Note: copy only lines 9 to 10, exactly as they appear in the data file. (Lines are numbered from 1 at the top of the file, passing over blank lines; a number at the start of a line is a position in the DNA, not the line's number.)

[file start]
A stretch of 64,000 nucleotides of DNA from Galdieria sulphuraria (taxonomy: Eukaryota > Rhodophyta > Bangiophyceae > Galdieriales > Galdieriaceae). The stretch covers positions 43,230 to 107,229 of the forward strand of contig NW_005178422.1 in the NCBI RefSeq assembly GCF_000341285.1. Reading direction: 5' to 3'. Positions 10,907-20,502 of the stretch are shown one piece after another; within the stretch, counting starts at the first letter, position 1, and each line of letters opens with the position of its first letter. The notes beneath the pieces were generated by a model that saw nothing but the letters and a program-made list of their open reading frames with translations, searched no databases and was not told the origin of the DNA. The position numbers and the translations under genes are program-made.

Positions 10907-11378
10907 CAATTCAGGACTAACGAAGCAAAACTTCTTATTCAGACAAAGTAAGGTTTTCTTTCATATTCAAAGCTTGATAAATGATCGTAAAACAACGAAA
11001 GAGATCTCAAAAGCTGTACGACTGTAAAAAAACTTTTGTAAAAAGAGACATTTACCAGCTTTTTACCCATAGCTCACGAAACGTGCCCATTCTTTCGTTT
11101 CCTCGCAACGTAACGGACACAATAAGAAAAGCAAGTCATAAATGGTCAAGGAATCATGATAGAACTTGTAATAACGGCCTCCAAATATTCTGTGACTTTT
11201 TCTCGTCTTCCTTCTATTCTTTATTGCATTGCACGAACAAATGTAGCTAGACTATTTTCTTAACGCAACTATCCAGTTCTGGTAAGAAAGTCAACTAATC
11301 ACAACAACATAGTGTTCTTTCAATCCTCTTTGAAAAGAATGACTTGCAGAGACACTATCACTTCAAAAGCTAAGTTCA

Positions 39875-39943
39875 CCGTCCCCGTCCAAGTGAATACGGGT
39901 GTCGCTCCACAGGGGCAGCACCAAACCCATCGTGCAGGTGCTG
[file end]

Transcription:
39875 CCGTCCCCGTCCAAGTGAATACGGGT
39901 GTCGCTCCACAGGGGCAGCACCAAACCCATCGTGCAGGTGCTG